Truth About Alcoholism
Who wishes to continue in misery, wretchedness, and depression? Alcoholism is an incurable disease that ends at the time of death. However, this interim period between the two points can be extended into a normal, happy, and productive life if one accepts and practices the necessity for treatment for the rest of his or her life. Thousands of people today claim a daily healing from this malady, and as a result, enjoy living. With truthful information, no one in this enlightened age has to suffer—denial is prevalent.
A couple years ago, our country spent $175 million in a campaign from the Office of National Drug Control Policy, to perpetuate the myth that if people drink responsibly they would not become alcoholic. This is not accurate. The American Medical Association has declared it a disease. There are hereditary, genetic, and generational predispositions to becoming an alcoholic.
General McCaffrey stated when he was in office that the "challenge was to reverse the current sharp rise in illegal drug use by youth." The reality is the old adage: Monkey see and monkey do. Add elements of inherited and family history to this population that digests alcohol and drugs differently than a regular drinker, and the story becomes more complex. Youth feel emotional pain, fear, and anger from household factors and see the disowning and drowning of their parent's misery. Are emotional wounds, pains, and undiagnosed medical problems, some reasons for youth acting out in violence?
Alcoholism, drugs(including prescriptions), cigarettes, work, sex, and other addictions such as co-dependency, violence, and abuse anesthetize and hide the anguish about which no one talks. The kids turn to substitutes for escape and self-medication from their family lineage. It's illegal for an adolescent to smoke pot while the adults legally smoke cigarettes. They are doing the same activity—covering their feelings; however, one is legal while the other is not. Both experience the same dilemma.
Programs that encourage saying "NO" are uninformed that it is a health condition. The first time of indulging may relieve the pain of this disorder. As the "progression" of the disease grows, relief is what the user wants. Physiological imbalances in a body do not listen to reason. It is like saying no to cancer. The "war on drugs" will not stop the problem. Reducing the demand occurs when the addicted person is in remission with a daily program reinforcing the honesty that they are bodily and mentally different from other people. Their body chemistry does not digest alcohol or drugs like typical drinkers. So, when the person reaches the point of healing, the desire for mood-altering substances will not be as strong as the desire to live a healthy life. This is called healing or recovery.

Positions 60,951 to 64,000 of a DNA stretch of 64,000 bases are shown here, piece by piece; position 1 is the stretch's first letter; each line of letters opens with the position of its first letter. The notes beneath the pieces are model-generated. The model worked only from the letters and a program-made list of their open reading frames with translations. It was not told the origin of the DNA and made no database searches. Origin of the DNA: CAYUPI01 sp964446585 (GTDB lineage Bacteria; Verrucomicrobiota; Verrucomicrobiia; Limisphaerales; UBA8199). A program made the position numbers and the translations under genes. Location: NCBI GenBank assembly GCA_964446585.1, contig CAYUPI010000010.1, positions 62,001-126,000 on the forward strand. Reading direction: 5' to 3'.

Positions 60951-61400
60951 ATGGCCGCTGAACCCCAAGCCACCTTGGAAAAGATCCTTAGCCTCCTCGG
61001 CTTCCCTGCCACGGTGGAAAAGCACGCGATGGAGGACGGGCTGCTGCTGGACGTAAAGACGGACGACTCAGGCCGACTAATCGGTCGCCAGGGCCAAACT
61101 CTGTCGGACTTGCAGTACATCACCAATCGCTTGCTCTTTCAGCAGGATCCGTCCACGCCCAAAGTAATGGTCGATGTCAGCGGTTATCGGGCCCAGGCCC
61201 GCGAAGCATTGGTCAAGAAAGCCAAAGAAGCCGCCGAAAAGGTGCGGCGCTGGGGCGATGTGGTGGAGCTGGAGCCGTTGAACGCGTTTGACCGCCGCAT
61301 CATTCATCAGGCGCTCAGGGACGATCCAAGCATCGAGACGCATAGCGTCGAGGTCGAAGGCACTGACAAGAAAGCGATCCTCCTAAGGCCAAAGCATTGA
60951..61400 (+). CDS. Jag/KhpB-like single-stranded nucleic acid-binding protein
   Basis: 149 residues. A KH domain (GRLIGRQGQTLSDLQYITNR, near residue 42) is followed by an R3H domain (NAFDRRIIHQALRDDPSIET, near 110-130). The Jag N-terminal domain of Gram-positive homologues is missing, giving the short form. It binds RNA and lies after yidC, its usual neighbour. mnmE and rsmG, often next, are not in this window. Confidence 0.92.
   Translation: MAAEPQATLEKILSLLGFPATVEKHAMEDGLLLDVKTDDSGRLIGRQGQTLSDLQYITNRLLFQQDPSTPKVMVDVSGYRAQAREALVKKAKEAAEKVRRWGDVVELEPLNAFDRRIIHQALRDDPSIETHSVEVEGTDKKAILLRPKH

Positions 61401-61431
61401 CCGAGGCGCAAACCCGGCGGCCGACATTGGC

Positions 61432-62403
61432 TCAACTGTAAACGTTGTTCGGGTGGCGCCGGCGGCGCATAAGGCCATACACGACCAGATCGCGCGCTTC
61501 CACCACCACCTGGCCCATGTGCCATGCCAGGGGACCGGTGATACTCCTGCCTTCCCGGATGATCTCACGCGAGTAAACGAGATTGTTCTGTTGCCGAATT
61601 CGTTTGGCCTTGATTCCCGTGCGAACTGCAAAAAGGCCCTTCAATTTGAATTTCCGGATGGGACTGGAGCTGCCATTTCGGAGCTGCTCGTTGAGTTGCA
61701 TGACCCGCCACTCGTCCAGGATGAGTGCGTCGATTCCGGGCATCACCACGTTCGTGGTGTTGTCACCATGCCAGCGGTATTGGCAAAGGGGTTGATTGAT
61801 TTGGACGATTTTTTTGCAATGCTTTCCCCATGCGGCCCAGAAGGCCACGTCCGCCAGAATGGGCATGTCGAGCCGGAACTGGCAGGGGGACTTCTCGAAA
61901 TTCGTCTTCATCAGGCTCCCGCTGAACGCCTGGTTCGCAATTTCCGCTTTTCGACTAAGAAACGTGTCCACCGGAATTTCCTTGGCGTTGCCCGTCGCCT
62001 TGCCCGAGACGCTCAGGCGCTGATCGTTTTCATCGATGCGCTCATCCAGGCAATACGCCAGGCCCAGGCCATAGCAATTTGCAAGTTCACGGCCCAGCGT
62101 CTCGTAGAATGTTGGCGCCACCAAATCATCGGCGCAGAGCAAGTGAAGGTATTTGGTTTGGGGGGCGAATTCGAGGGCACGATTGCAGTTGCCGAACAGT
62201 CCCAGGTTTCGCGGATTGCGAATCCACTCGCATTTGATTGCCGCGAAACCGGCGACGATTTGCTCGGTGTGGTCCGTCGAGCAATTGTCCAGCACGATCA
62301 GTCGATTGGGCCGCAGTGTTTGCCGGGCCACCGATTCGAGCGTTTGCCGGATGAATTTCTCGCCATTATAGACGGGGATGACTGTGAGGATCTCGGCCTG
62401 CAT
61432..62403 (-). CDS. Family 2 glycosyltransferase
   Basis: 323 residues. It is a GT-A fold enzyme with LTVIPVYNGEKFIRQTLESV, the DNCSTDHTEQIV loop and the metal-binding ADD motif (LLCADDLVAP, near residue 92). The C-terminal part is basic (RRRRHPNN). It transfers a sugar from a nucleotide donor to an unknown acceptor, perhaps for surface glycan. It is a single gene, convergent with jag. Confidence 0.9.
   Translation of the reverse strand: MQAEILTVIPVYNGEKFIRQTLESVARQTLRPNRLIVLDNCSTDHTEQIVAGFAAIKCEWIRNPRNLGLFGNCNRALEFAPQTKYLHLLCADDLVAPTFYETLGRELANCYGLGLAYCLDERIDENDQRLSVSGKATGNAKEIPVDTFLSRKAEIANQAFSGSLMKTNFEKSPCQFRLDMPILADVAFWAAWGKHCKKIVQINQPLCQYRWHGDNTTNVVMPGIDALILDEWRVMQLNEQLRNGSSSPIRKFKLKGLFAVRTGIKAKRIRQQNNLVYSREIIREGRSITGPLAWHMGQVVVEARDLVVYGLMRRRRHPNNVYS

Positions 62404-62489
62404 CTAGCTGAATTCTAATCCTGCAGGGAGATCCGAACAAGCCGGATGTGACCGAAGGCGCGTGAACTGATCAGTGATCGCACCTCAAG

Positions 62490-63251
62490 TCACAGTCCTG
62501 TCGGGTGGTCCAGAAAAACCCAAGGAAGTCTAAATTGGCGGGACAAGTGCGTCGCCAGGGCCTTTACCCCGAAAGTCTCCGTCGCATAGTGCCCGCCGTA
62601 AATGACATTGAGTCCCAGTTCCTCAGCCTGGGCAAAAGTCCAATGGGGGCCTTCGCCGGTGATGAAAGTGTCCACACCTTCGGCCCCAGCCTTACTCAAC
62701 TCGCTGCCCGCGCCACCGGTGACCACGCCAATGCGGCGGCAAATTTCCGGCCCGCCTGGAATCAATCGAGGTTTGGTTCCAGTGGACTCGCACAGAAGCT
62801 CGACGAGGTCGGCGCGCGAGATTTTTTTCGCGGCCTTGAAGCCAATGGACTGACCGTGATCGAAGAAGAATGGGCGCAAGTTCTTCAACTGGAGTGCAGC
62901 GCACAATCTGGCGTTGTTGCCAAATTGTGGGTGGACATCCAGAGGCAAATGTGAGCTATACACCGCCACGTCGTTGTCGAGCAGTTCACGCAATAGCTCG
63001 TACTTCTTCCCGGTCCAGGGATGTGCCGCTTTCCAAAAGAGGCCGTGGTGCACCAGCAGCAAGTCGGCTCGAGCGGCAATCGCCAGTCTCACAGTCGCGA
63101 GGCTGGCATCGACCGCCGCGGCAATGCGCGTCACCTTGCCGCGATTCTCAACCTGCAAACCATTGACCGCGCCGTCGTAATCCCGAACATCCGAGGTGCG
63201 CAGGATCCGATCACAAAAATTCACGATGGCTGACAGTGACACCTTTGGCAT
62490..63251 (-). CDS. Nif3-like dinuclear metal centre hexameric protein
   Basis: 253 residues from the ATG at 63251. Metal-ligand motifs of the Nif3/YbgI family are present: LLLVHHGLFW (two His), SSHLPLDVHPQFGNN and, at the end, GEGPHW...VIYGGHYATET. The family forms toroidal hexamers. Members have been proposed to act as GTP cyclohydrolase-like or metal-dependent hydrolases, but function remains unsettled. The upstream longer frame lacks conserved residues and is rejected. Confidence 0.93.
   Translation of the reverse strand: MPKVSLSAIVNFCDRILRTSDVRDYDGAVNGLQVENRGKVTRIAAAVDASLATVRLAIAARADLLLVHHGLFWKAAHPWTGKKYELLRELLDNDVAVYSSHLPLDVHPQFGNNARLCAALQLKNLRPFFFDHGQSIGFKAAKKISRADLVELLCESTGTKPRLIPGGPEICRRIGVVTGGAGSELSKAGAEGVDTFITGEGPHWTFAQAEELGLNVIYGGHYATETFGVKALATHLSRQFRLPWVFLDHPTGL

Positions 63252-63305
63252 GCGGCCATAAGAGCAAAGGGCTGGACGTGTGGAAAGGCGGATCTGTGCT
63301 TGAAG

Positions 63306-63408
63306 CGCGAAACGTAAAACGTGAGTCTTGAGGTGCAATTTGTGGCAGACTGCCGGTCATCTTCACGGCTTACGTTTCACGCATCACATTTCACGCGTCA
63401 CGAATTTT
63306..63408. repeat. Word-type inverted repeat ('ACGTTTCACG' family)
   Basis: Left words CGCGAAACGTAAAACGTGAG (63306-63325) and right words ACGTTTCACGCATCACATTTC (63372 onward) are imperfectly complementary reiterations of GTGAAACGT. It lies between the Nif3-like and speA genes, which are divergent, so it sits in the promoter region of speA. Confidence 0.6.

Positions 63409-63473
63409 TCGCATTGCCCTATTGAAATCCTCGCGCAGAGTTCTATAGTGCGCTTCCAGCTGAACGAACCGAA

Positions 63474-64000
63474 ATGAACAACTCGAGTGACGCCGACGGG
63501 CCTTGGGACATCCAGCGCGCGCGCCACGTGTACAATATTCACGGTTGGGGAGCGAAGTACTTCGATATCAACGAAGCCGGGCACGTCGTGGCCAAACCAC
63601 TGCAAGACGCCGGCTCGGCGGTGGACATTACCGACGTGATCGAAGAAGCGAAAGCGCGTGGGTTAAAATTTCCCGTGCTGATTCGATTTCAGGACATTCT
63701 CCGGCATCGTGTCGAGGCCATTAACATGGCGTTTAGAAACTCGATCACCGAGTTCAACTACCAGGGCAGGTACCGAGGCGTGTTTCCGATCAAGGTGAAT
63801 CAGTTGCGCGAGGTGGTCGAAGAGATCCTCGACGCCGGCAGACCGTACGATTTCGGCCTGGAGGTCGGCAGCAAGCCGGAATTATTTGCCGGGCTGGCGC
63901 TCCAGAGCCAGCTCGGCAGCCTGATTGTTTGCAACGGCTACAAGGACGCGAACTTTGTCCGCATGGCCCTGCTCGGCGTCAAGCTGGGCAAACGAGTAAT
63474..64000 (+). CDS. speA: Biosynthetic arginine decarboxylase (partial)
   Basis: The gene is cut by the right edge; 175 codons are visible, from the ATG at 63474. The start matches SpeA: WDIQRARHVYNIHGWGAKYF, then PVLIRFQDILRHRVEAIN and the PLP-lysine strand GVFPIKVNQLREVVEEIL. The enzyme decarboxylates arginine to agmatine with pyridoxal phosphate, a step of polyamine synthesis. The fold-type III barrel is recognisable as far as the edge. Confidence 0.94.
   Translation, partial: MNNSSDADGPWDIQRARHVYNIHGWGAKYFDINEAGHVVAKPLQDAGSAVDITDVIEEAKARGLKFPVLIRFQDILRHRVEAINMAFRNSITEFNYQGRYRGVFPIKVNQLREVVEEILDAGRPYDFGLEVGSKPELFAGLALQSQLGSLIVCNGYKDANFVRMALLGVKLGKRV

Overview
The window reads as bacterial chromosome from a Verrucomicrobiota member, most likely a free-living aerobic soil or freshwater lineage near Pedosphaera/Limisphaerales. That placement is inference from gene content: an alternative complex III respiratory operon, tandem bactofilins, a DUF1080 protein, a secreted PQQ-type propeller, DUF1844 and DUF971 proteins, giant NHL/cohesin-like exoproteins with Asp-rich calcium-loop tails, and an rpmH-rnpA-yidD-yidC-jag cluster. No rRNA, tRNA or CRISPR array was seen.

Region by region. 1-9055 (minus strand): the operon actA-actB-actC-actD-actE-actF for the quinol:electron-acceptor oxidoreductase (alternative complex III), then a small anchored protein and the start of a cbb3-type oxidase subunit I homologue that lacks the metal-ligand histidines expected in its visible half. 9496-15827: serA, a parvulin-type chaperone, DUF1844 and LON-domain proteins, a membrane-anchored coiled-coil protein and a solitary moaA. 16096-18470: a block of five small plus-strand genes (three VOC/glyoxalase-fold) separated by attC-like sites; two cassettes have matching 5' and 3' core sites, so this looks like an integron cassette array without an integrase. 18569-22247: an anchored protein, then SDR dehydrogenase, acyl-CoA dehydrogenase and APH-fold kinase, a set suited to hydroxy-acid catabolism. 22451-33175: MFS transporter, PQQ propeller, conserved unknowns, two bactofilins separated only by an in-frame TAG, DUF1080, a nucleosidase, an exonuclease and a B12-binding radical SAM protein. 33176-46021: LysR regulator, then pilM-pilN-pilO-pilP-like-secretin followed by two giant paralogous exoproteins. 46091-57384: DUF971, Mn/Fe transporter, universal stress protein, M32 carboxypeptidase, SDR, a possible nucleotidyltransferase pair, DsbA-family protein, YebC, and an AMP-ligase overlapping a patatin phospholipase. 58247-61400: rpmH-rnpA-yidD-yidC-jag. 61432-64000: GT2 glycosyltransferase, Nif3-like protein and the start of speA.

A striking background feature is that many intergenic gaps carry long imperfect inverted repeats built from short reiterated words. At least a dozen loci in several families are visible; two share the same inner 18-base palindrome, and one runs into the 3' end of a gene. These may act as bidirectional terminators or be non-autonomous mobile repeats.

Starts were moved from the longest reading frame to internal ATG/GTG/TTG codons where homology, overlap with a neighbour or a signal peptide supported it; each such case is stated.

There are three stages to this disease:
1. Early stage.
In the early stages, the alcoholic can out drink his friends. The disease is so subtle that first revisions in the liver and central nervous system increase tolerance and often improve performance. Tolerance or drinking large amounts transition to maintenance drinking. This shift promotes an even level of alcohol in the blood so the person drinks to function.
2. Middle stage.
Moving into the middle stage is not clearly defined. However, three characteristics are basic features. They are the physical dependence as experienced in acute and protracted withdrawal syndromes, craving, and loss of control. Later stages include withdrawal convulsions, hallucinations, and delirium tremens (DT's).
3. Last Stage.
The last period kills the person one way or another. Suicides, accidents, drowning, fires from passing out with a lighted cigarette, falling, or car crashes are a few of the unlisted causes of symptoms. It attacks the heart, liver, brain, stomach, lungs, kidneys, and pancreas. It even causes cancer. Malnutrition is common.
Basis for Recovery
To recover from a dependency on drugs, you need to do three things.
1. Accept that this is a sickness. The person has a chemical